Miriam Esther Goldman
How do you tell apart a parrot from a carrot? A plover from a clover? A bay from a jay? Although there are several ways of differentiating, R. W. Wood’s use of pun and rhyme is one of the most entertaining! (Summary by Andrea L.)
Bertram Wooster's manservant, Jeeves, is renown for his ability to apply his keen intellect to solve all problems domestic, and Bertie's friends and relatives flock to him for his counsel. But Wooster, jealous of Jeeves's fame, decides to step in and take over as the fixer of his pal's engagement, his aunt's gambling debts and old school-mate's desire to propose marriage. How far will Bertie sink them all in the soup? Will Jeeves come to the rescue? "Right Ho, Jeeves" features of course Bertie and Jeeves as well as Gussie Fink-Nottle, Tuppie Glossop, Aunt Dahlia and Anatole the high-strung French chef in this P.G. Wodehouse farce of England's upper crust. (Summary by Mark Nelson)
Deep in the heart of every parent is the wish, the desire, to have other adults tell us, in an unsolicited way, just how very polite one’s child is! This perhaps was even more the case in 1903, when Gelett Burgess produced his second book on the Goops. With entertaining cartoons - cariacatures of misbehaving children - he described many different breaches of tact and good manners.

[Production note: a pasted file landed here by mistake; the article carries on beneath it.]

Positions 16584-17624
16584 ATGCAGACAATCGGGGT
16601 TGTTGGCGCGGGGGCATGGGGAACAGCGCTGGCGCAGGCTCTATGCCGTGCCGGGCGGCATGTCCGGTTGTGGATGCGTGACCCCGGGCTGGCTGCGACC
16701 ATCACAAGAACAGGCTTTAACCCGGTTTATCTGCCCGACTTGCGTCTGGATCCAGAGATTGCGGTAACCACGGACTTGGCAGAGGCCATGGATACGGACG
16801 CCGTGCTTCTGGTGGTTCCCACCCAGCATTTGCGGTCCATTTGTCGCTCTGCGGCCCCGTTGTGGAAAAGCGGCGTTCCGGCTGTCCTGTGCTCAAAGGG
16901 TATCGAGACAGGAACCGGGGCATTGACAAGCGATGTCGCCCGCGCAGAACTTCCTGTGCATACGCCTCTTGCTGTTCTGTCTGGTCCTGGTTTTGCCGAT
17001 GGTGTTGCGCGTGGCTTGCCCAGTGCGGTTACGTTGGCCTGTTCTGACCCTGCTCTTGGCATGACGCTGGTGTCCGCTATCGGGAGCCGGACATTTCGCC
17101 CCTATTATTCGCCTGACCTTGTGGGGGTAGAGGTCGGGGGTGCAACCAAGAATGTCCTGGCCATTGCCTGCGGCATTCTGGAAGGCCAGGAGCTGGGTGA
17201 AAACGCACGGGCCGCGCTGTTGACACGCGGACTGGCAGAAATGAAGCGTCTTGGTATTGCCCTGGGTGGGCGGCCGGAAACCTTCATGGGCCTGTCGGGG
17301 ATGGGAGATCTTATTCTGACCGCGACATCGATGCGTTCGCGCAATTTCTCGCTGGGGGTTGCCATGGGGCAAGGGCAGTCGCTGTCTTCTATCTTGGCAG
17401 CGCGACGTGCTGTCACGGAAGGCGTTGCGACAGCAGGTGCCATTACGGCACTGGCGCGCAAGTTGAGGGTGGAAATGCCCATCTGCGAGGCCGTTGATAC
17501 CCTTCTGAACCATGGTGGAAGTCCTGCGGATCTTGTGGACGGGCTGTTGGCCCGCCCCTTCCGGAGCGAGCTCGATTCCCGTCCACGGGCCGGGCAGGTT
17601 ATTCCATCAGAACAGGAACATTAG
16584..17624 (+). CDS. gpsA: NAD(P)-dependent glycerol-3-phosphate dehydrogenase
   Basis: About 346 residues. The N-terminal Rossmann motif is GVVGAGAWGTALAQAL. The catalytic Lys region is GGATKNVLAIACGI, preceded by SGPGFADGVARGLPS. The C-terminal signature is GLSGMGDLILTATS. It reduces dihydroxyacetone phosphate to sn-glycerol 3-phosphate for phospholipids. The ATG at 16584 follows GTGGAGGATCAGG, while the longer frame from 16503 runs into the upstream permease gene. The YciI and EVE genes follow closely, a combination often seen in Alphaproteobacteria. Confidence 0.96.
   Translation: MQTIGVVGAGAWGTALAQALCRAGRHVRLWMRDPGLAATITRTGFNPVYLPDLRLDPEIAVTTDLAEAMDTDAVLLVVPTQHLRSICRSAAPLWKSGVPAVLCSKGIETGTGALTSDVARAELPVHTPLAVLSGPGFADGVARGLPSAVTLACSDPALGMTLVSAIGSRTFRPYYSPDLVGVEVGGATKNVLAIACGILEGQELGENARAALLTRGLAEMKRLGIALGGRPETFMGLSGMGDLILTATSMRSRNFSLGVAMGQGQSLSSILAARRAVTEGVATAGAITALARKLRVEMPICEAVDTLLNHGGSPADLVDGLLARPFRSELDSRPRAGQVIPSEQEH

Burgess wrote several books of poetry on the Goops, each poem describing some significant way in which an unthoughtful or unkind child could offend polite society and often offering the hope that the listener would never behave that way. Ahem! Well, perhaps very few people have succeeded in not acting Goop-like at some point in their lives, but read along with Burgess as he attempts to define, in a humorous fashion, exactly what the differences between “Good” and “Goop” are!(Summary by Mark F. Smith)
Get the true story of Adam and Eve, straight from the source. This humorous text is a day-to-day account of Adam’s life from happiness in the “GARDEN-OF-EDEN” to their fall from grace and the events thereafter. Learn how Eve caught the infant Cain, and Adam takes some time to learn exactly what it is.
Three Men in a Boat (To Say Nothing of the Dog), published in 1889, is a humorous account by Jerome K. Jerome of a boating holiday on the Thames between Kingston and Oxford.The book was intended initially to be a serious travel guide, with accounts of local history of places along the route, but the humorous elements eventually took over, to the point where the serious and somewhat sentimental passages now seem like an unnecessary distraction to the essentially comic novel. One of the most praised things about Three Men in a Boat is how undated it appears to modern readers. The jokes seem fresh and witty even today.The three men were based on Jerome himself and two real-life friends, George, and Harris. The dog, Montmorency, however, was entirely fictional, but, as Jerome had remarked, "had much of me in it." (Summary from Wikipedia)